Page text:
Ice Cube told me so.

I received a call last week, that came a lot sooner than I thought it would. Or rather, it reminded me that 2018 is shooting past and we’re almost in August already. The call that I received was in relation to an orthopaedic appointment I had in November last year. After an MRI in June 2017. Over a year ago, yet I remember it all so well, and can’t believe how much things have changed in these last 13 months. So much so, that the call was now pretty much null and void, due to my own hard work.

Last year I was told that I needed spinal fusion surgery due to my lumbar spine being all to cock. I switched GPs earlier in 2017 and my the new assignee is an absolute star. He pushed for me to get many (unfortunately) internal exams, ultra sounds, x-rays resulting in the diagnoses of endometriosis, but not fixing the pain that was causing me to be bed bound. Being unable to dress myself on days, and really unable to do up my own shoelaces. Along with the days of struggling to get myself to the bathroom. Lack of mobility to get myself on a small walk, let alone to the gym. The worst however, being a sufferer of hay fever and a dust allergy, sneezing was plentiful, and every time I sneezed, I felt like I was going to end up in a wheelchair and just wanted to shoot myself in the face every time. It was so hard. SO hard.

When my GP therefore managed to get me in for an MRI, followed by a full orthopaedic exam, resulting in my diagnosis being confirmed, I was thrown on the year-long waiting list to get myself on the gurney for the incredibly invasive spinal fusion surgery.

However, not even a year on, and with the general health peeps being superstars and offering me the surgery in August (3 months ahead of promised time) I’ve done a complete 180, and all off my own back. Pardon the pun.

When my place on the wait list was confirmed, I was already below rock bottom. Seriously, I was struggling to say the least. The pain, the discomfort, the lack of mobility, the genuine lack of enjoyment for anything at all, mainly life, was too much. I had no brightness in my life, that I could see, and was just over everything. Everything. I don’t remember the moment it all changed, but I know that I just had to change things. In what order I don’t know either. However, I started walking. Some days I could manage 5 mins, some days 20 minutes was possible. Before I knew it, a daily walk along the bays was becoming easier and easier. Cycling to work and back was a new thing. Sleep was improving. I stopped taking all the drugs I was prescribed for the pain, as with them doing utterly jack, I just didn’t feel the need for the unnecessary chemicals in my body. My moods were brightening, I was keen for more of this thing called living. I could sneeze by way of popping myself in a brace position, and surviving it. Things were turning around, and I was generally enjoying life again. Pain free. Sure, there were days, and there still are, when I was so uncomfortable, but the last time that the pain had me bed bound, nah, can’t remember it. WINNING!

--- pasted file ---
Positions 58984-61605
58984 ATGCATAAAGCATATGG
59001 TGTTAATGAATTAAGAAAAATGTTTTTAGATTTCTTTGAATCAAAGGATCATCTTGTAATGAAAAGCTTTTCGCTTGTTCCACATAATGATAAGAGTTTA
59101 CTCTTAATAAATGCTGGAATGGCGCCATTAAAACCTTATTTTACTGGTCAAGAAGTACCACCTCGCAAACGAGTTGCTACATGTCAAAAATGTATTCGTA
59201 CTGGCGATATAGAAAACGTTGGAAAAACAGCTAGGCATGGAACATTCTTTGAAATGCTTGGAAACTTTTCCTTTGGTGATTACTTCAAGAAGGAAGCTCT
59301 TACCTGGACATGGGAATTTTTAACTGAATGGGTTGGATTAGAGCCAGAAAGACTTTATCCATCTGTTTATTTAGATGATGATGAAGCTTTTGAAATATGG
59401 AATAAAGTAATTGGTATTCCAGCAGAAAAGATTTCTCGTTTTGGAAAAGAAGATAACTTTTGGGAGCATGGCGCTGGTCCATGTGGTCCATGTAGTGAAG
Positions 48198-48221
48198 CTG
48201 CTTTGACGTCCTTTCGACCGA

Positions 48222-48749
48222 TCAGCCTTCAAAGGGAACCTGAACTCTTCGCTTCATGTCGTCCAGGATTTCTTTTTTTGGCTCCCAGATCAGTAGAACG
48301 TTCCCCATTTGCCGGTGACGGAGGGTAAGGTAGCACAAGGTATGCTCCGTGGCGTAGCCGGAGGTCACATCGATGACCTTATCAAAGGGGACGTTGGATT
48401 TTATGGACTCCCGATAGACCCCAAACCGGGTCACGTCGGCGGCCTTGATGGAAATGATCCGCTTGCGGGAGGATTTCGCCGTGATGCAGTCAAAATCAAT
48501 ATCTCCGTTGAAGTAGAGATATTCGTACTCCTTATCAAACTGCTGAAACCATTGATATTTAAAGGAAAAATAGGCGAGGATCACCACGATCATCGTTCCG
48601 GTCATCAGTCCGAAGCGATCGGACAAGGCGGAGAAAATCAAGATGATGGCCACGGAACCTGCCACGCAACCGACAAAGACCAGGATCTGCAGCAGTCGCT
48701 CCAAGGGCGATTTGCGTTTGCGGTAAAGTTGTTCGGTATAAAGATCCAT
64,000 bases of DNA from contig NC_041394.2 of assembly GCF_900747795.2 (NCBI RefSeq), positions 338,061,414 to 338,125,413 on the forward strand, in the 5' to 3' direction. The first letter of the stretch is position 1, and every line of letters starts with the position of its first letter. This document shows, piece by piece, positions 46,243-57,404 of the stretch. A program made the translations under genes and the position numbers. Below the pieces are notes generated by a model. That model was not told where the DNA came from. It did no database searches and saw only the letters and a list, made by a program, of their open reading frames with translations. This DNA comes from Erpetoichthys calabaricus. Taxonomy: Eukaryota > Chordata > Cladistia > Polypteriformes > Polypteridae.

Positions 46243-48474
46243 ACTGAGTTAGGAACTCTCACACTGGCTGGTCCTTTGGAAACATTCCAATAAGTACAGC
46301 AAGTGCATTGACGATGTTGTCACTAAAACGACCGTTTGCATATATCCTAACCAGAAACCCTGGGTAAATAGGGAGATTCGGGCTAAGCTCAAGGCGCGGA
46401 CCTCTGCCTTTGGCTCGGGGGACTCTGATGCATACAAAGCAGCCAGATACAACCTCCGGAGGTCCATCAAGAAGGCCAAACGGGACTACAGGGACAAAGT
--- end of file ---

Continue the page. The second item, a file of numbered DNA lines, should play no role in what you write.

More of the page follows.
Now I’m exercising every day. I love my HIIT, sprint and resistance workouts at the gym, I cycle to and from work still, I’ll go on a walk with ease, I’ll go to the gym to do a 30 minute stretch routine – I used to see this as wasteful time, but hello, it’s seriously life changing. It’s easy to say, I’m more active and I’m loving it! Since February I’ve lost 16kgs, another 10kgs to go – which is starting to get a bit more difficult, but I’m not beating myself up about it in all honesty.

Needless to say, I have contacted the health department and told them in not so many words that I am a superstar and another poor lamb can get themselves sliced and diced sooner than they had hoped. I’m happy to leave my stomach uncut, organs remain where they are, and litres of blood to stay within my system. Win win.

I was in such a dark place with all this, and I just wanna say, just by finding some drive, just a pinch of it, I managed to start the best journey ever of pulling myself out. Just that pinch of drive drove me to a full on open ride of drive possibilities. It’s doable, just take the focus, take the support, and don’t give up. xxx

One thought on “Ice Cube told me so.

  1. Sam that’s awesome. Reading this has brought a tear to my eye to think that you’ve been going through all that. But on the other hand I’m so proud of you for finding a way through it all to see the light and get yourself out of that place. Onwards and upwards eh. Life is there for living which is exactly what you’re doing. I think you’re awesome. Love Anna

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